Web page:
Sunday Scribblings: Writing
This week, Laini and Megg offer a wide-open prompt at Sunday Scribblings - Writing. They might as well have said "write about Life". In fact, in many ways, they have. Writing is where life gets lived, really lived for some people, and there are times when that's how it feels for me.
When did I first hold a pen? My father's fountain-pen was an object of fascination. Maybe he let me hold it and gum it as I sat on his knee, in times before my memory. I remember being allowed to hold it later, but not to remove the cap, because the nib is delicate. It was wine-coloured, marbled, sleek. He carried it in his breast-pocket and it (along with his brain) was the tool of his trade. No, he was not a writer. His work was clerical. He dealt in numbers, wrote them into ledgers and books all day long. Wrote them in his looping, beautiful hand. A letter written by my father was a work of art. He and all his siblings had been taught the same graceful script in the two-teacher school they went to, and a way with words that no-one but Shakespearean actors or high-brow academics use today. His letters were elegant. We all wish that more of them were still around. The few we have found have taken our breath away, in the spare simplicity and beauty of his turn of phrase.
I have been writing since I first learnt the joining of letters into words. When school holidays would come around, and there was no need to write, I would find reason to write anyway. Something, anything. Even down to transcribing favourite passages from books. The physical meeting of pen and page was a place where I came to feel real myself. I wrote poems, a newspaper in collaboration with my siblings. As a teenager, a purloined hardback ledger was covered with ugly green plastic, inscribed on its first page with dire warnings for anyone who should chance upon it and start reading it, and filled with the very important happenings of my days. Who was on the school bus. Who wasn't on the school bus. Who glanced/smiled at me. Why they might have done so. Who didn't. Why they didn't. Its back pages began to fill with poems of the "Why did he leave me? How can I go on?" variety. The "he" was a moveable feast. The pen and page remained constant.
I found God. (or God found me). My pen tried, but couldn't find words. Still can't. Silenced in the face of the un-nameable, ineffable, unsayable.
I reverted to writing of small things. To life as it is lived day to day. I wrote essays, essays, essays. I finished school, friends moved away. I moved away. I wrote letters: packets thick with musings, letters that took 3 days or more to write, written in my garden flat overlooking Lough Gill, when I had no television for distraction, and computers were huge machines filling entire rooms in the factory where I worked at accounts - filling ledgers and books with numbers, just as my father had done.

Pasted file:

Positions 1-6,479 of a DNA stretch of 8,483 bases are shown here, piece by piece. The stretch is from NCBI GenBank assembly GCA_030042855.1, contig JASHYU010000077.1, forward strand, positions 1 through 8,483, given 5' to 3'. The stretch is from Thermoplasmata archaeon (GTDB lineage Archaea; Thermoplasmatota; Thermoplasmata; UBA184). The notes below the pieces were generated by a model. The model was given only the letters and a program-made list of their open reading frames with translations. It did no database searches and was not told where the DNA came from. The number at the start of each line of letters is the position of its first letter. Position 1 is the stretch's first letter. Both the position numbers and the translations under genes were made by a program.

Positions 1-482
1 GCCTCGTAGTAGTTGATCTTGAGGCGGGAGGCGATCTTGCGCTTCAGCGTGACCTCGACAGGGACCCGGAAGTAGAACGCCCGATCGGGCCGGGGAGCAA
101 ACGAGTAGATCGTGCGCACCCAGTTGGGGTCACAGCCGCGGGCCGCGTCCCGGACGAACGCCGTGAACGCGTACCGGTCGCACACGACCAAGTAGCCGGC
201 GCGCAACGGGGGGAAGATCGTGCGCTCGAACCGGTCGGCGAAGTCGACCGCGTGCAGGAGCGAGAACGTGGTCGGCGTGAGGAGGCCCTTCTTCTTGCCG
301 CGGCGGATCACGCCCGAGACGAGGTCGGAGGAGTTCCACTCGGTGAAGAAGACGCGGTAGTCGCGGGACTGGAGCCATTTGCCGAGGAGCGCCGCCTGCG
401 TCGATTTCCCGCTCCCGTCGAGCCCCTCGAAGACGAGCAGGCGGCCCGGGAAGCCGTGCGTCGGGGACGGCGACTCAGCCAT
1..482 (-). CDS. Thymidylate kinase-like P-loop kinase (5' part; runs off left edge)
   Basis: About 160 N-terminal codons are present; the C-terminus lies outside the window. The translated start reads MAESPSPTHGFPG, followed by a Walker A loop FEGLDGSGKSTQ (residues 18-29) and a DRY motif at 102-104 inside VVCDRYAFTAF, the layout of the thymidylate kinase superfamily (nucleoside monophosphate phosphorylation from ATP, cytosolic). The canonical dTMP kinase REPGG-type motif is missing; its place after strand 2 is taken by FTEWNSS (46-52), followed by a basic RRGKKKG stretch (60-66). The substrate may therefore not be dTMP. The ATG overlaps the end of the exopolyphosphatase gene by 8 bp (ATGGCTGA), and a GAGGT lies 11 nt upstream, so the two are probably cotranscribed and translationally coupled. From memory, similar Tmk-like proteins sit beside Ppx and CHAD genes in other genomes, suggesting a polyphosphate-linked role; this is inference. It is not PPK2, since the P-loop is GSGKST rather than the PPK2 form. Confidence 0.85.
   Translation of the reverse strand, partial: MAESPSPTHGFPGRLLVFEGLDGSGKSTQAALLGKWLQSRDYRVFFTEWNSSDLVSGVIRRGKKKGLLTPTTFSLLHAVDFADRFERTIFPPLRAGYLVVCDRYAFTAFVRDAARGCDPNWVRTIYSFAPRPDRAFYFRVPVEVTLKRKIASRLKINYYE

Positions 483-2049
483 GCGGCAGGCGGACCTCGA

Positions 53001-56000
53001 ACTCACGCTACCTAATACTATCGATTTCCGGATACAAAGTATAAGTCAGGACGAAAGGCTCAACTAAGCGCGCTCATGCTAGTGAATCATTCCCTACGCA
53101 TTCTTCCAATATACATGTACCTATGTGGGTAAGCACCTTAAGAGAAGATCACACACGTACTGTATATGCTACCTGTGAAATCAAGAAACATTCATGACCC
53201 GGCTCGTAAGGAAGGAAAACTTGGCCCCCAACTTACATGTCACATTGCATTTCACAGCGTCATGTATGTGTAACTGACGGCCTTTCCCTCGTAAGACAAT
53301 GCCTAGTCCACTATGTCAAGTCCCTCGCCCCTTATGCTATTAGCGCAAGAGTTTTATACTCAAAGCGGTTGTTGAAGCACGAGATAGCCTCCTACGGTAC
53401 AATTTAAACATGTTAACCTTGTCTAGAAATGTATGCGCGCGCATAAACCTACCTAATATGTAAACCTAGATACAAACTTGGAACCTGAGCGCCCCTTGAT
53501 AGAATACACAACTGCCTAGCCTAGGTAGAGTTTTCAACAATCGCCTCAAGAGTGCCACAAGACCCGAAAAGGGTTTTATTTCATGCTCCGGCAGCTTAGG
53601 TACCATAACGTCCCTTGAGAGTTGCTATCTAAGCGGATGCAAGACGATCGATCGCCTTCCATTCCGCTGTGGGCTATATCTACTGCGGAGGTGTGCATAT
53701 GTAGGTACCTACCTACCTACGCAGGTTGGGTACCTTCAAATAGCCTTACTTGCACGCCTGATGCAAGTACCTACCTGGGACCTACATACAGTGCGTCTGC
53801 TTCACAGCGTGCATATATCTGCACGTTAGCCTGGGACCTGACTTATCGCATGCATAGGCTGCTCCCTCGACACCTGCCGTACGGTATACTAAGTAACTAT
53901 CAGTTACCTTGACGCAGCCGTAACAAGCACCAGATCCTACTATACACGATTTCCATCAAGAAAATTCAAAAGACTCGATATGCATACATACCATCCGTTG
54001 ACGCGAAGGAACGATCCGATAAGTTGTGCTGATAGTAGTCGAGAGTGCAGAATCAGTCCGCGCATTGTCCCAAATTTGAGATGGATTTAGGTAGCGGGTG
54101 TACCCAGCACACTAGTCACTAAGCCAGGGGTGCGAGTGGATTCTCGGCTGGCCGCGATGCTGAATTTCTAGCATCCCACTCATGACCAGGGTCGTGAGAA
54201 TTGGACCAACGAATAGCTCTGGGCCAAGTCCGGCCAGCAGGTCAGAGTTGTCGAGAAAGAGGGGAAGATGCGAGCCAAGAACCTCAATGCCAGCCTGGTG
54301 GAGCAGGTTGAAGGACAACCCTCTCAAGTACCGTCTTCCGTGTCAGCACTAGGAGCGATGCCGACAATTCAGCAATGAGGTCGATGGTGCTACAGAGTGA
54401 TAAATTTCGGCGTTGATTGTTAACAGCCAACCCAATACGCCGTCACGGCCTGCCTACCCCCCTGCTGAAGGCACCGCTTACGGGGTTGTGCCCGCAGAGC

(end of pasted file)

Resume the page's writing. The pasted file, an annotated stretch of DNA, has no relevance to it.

I married. I became a mother. A blue notebook was intended to be a record of my son's birth and early growing months and years. Finding myself at home, isolated, without company most of the time, the notebook took the role of friend, confidant. It was where, writing, writing of the isolation, the longing for contact, for a sense that I was still alive in the world, I devised my 3-pronged "sanity plan". - Learn to drive; take daily walks with my baby in his buggy, saying hello to everyone I met; invite anyone who responded at least 3 times to come over for coffee. My blue notebook saved my life.
I made friends. I found writers. I started to write poems. My heart found its voice. I felt my feet on the earth and my lungs filling with air. I wrote through heartbreak. I wrote through loss. When I didn't know what else to do, when I felt bereft, robbed, forsaken in discovering that I would have no more children, I wrote. I wrote what a friend said I should write:
I am sad.
I am as sad as...
I am as sad as...
until I had nothing more to write.
I saw that the world has seasons. I saw that this sadness was a season in my life. I wrote through it. I wrote my losses, and found new joys.
I am still writing. Most mornings, I write what I expect to find in the day; what I dreamt, or what fragments of dreams are with me still; what questions I have; what I cannot leave out of my mind. I write Morning pages and they ground me in my life. Most nights, before I sleep, I write ten things for which I am grateful. Sometimes it is breathing and my son, salad, a roof. Other times it is that C's surgery went well, that M isn't mad at me, that I spoke up, that I had an idea. I fill shiny-covered notebooks with ideas and jottings, starts and middles for poems, questions for a story, "what if?"s, quotes and lines, words and memories.
My pen is my companion. The page is where she and I lay down, kick up our legs and muse about life. Writing is life.
Yes. They might as well have asked us to write about Life this week. Writing is life.
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